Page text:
A novel approach to reverse the progression of healthy cells to malignant ones may offer a more effective way to eradicate colorectal cancer cells with far fewer side effects, according to a team of researchers based in South Korea.
Colorectal cancer, or cancer of the colon, is the third most common cancer in men and the second most common in women worldwide. South Korea has the second highest incident rate of colorectal cancer in the world, topped only by Hungary, according to the World Cancer Research Fund.
Their results were published as a featured cover article on January 2 in Molecular Cancer Research, a journal of the American Association for Cancer Research.
Led by Kwang-Hyun Cho, a professor and associate vice president of research at KAIST , the researchers used a computational framework to analyze healthy colon cells and colorectal cancer cells. They found that some master regulator proteins involved in cellular replication helped healthy colon cells mature, or differentiate into their specific cell type, and remain healthy. One particular protein, called SETDB1, suppressed the helpful proteins, forcing new cells to remain in a state of immaturity with the potential to become cancerous.
“This suggests that differentiated cells have an inherent resistance mechanism against malignant transformation and indicates that cellular reprogramming is indispensable for malignancy,” said Cho. “We speculated that malignant properties might be eradicated if the tissue-specific gene expression is reinstated — if we repress SETDB1 and allow the colon cells to mature and differentiate as they would normally.”
< Expression of SETDB1 in colorectal cancer tissues and cellular differentiation of patient-derived colon cancer organoids upon SETDB1 depletion. >
Image credit: Kwang-Hyun Cho, KAIST
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Using human-derived cells, Cho and his team targeted the tissue-specific gene expression programs identified in their computational analysis. These are the blueprints for the proteins that eventually help immature cells differentiate into tissue-specific cell types, such as colon cells. When a person has a genetic mutation, or has exposure to certain environmental factors, this process can go awry, leading to an overexpression of unhelpful proteins, such as SEDTB1.
The researchers specifically reduced the amount of SEDTB1 in these tissue-specific gene expression programs, which allowed the cells to mature and fully differentiate into colon cells.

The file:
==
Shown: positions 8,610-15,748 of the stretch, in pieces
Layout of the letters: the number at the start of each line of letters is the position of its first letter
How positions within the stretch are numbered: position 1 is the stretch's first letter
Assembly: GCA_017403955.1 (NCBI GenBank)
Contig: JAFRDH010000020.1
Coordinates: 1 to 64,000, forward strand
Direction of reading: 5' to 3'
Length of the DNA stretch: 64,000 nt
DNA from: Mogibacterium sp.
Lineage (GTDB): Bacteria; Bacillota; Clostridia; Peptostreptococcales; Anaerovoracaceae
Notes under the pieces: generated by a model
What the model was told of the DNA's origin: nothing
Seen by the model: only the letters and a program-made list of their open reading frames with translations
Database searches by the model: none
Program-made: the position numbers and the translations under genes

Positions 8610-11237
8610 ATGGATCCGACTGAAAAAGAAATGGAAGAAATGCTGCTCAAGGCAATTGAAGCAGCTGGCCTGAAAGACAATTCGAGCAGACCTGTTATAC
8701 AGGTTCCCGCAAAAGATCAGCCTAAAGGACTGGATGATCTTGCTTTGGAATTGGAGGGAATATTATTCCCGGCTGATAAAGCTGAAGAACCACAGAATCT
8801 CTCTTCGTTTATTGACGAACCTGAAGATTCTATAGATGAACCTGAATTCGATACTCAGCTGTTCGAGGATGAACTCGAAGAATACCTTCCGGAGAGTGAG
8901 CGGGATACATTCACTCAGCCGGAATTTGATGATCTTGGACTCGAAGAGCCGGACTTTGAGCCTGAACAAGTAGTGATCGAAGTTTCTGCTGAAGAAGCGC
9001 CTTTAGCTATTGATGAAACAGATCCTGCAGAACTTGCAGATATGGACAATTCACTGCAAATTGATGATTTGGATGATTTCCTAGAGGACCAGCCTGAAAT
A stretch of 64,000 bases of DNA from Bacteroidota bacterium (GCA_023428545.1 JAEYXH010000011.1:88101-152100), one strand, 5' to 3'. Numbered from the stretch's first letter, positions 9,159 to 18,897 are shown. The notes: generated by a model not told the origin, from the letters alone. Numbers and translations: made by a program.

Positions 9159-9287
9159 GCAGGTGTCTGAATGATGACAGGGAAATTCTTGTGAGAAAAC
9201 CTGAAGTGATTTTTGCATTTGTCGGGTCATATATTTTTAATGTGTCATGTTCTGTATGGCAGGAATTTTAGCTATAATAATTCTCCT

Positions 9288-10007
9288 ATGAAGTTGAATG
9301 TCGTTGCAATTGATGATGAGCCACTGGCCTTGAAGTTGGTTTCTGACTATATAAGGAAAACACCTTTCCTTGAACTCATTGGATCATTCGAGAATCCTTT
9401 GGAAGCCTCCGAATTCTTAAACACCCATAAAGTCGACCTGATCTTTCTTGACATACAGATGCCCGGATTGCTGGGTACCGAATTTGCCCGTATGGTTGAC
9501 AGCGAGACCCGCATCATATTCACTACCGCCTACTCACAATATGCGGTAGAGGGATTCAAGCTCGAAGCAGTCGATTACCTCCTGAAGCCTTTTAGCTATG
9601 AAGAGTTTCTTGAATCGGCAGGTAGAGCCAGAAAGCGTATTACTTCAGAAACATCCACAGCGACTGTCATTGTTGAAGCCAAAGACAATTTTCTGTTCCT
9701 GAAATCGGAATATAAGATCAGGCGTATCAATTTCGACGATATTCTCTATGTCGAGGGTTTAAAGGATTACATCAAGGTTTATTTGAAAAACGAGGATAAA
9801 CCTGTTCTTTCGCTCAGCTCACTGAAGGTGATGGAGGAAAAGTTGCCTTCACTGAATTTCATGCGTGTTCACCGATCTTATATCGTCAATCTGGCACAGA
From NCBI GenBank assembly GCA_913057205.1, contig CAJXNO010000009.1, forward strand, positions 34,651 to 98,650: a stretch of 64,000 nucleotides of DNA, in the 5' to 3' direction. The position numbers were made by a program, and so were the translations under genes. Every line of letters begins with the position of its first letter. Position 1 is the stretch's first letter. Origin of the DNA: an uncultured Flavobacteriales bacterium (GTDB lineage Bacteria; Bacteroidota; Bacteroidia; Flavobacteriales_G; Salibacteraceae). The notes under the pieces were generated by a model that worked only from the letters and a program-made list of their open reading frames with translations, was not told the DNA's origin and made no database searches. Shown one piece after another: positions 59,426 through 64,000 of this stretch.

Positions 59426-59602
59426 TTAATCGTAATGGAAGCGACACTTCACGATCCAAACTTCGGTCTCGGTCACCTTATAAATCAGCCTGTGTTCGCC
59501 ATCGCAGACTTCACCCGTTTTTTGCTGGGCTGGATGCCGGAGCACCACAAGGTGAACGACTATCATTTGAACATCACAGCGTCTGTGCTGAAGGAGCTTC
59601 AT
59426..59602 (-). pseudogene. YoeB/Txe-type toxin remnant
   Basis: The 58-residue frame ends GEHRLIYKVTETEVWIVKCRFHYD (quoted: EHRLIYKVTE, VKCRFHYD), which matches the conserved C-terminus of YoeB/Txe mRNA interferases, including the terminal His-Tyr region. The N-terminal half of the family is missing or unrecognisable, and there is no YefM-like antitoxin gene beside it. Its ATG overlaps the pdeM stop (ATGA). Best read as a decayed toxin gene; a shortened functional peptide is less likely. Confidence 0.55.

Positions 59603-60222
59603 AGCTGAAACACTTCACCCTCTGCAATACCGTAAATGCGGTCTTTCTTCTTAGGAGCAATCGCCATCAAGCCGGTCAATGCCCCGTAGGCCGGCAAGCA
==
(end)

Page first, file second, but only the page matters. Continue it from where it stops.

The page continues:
“Our experiment also shows that SETDB1 depletion combined with cytotoxic drugs might be potentially beneficial to anticancer treatment,” Cho said. Cytotoxic drugs are often used for cancer treatment because the type of medicine contains chemicals that are toxic to cancer cells which can prevent them from replicating or growing. He noted that this combination could be more effective in treating cancer by transforming the cancer cell state into a less malignant or resistant state. He eventually pursues a cancer reversion therapy alone instead of conventional cytotoxic drug therapy since the cancer reversion therapy can provide a much less painful experience for patients with cancer who often have severe side effects from treatments intended to kill off cancerous cells, such as chemotherapy.
The researchers plan to continue studying how to return cancer cells to healthier states, with the ultimate goal of translating their work to therapeutic treatment for patients with colorectal cancer.
“I think our study of cancer reversion would eventually change the current medical practice of treating cancer toward the direction of keeping the patient’s quality of life while minimizing the side effects of current anti-cancer therapies,” Cho said.
This work was funded by KAIST and the National Research Foundation of Korea grants funded by the Korean government, the Ministry of Science and Information and Communication Technology.
Other authors include Soobeom Lee, Chae Young Hwang and Dongsan Kim, all of whom are affiliated with the Laboratory for Systems Biology and Bio-Inspired Engineering in the Department of Bio and Brain Engineering at KAIST; Chansu Lee and Sung Noh Hong, both with the Department of Medicine, and Seok-Hyung Kim of the Department of Pathology in the Samsung Medical Center at the Sungkyunkwan University School of Medicine.